By Dag Daniš
Mečiar does not feel good at Fico's side. Even though he won't admit it, he tolerates this coalition rather than supports it. The problem is not in "communication", as Mečiar claims, but in the fact that he is outside the political decision-making mechanism.
Fico insists that policy should not be set by the Coalition Council [a senior government body consisting of the leaders of the three government parties - ed. note] as Mečiar would like, but by the government. Fico has several times rejected Mečiar's call for negotiations, thereby both taking the HZDS party out of the game and angering it.
Fico has apparently chosen this risky political strategy deliberately. Mečiar is increasing his demands and pushing for his people to be installed in positions he has no claim on (the police, the secret service, the transport sector). He is also demanding that Fico agree to political deals even though he has nothing to offer in return - the HZDS has only two ministries, and even there Smer has influence through the deputy minister positions. Out of instinct, Fico is avoiding secret talks at which he would be under the pressure of HZDS demands, and from the beginning has done everything he can to keep Mečiar as far away from the Government Office as possible. Even if it means Mečiar will start to create problems.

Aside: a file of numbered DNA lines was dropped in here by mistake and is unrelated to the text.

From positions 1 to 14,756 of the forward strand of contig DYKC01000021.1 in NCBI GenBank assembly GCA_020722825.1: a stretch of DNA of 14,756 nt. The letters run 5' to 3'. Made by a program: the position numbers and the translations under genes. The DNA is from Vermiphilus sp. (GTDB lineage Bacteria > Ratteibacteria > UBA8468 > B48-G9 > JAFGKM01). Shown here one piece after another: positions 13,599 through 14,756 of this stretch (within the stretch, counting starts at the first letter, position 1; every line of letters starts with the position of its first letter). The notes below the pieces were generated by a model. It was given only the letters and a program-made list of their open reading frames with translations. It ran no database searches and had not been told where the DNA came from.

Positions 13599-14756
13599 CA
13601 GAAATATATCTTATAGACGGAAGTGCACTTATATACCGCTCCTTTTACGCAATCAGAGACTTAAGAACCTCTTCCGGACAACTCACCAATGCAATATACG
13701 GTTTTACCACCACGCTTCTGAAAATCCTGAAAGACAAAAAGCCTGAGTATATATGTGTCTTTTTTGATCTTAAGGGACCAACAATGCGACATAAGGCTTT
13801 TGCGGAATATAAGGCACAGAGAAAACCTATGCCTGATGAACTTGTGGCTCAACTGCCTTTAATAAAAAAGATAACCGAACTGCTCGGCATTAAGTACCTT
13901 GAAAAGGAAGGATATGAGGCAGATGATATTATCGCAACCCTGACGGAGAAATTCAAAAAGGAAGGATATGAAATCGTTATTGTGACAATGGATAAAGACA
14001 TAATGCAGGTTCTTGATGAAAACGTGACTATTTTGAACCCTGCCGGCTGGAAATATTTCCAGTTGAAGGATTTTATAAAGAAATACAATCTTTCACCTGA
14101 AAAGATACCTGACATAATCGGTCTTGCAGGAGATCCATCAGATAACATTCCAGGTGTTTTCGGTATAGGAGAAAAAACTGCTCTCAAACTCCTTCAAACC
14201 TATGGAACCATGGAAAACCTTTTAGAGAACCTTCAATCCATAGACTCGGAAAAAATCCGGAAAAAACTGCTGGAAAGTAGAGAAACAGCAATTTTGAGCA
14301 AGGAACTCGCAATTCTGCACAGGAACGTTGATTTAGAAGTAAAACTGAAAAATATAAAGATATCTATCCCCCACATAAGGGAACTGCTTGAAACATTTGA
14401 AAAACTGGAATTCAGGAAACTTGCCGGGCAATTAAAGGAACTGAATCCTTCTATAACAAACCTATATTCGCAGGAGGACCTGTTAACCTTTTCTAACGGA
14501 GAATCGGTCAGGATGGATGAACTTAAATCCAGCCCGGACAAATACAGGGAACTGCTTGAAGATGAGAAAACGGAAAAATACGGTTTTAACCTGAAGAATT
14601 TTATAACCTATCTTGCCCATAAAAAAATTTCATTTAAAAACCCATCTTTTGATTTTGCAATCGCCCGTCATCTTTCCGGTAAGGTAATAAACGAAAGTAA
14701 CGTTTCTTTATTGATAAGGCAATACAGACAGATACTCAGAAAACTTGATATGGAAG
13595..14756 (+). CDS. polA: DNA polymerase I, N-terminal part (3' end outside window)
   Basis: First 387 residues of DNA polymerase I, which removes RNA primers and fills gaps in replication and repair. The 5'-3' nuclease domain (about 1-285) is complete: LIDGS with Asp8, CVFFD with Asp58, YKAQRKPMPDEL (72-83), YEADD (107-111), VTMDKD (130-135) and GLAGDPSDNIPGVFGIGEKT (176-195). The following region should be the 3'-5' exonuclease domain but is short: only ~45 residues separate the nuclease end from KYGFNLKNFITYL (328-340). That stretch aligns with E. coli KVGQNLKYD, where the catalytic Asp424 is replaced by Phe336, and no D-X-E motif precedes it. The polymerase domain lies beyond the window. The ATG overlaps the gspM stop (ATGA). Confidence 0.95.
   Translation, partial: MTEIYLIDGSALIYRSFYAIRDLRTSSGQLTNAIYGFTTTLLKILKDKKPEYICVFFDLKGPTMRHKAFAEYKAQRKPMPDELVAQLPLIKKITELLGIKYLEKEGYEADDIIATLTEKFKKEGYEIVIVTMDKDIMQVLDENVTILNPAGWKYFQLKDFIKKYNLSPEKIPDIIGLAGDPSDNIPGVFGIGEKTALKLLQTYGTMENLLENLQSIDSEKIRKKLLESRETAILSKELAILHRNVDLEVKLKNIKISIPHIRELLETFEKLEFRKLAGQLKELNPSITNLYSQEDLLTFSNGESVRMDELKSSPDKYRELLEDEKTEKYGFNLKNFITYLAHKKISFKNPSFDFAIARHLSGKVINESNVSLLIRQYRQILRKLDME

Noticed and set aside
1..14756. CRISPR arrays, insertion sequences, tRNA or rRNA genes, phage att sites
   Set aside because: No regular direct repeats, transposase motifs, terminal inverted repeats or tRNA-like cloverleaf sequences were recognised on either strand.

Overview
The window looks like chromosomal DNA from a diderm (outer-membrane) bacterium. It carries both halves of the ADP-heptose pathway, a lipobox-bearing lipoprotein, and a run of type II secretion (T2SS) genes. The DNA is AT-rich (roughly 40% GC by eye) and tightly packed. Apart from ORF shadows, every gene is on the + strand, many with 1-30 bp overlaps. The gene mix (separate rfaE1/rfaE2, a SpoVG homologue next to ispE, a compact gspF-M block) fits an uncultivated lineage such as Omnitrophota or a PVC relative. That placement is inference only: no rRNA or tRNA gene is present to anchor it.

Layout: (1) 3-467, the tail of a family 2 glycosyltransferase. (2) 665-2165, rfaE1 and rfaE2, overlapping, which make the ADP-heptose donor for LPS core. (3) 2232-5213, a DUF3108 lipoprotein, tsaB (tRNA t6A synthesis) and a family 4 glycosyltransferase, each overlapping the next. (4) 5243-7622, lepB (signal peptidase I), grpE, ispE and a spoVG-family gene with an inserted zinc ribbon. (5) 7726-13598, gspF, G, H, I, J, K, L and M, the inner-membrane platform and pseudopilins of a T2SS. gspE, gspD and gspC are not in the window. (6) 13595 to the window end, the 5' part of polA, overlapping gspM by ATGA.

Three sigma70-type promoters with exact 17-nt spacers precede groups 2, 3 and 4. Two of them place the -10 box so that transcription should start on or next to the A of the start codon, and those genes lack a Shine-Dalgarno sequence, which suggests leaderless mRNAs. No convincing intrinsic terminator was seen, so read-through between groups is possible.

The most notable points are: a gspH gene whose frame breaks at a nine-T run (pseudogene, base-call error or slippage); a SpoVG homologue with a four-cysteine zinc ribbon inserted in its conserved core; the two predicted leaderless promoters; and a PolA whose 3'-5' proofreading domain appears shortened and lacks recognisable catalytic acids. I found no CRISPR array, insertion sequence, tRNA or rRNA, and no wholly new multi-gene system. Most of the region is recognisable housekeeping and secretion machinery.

While his party is as strong as it is now, Fico can feel easy and secure. Mečiar may threaten to join forces with the right-wing parties, but so far he doesn't have what it takes. For starters, as long as the Christian Democrats remain in crisis, the HZDS + the right wing model is ruled out. For another thing, HZDS voters would have a tough time swallowing it if Mečiar suddenly ran from Fico's side to Dzurinda's. Finally, even if he did decide to do so, he would risk losing half of the members of his caucus.
Following the entry of the HZDS into the government, Mečiar has found himself in an embarrassing situation, dangling between the closer duo of Smer and the SNS along with his party, the weakest player on the team. The problem is that at the side of the KDH, SDKÚ and SMK opposition parties, he would be even more of a third wheel. The only thing Mečiar can do in these circumstances is to try and contain Smer's dominance, and return blows and insults whenever the occasion presents itself, even if it hurts the HZDS as well. Because the indirect outcome of Fico's game is that whenever there is a coalition crisis, Smer will always stand to lose more than the slimmed-down HZDS.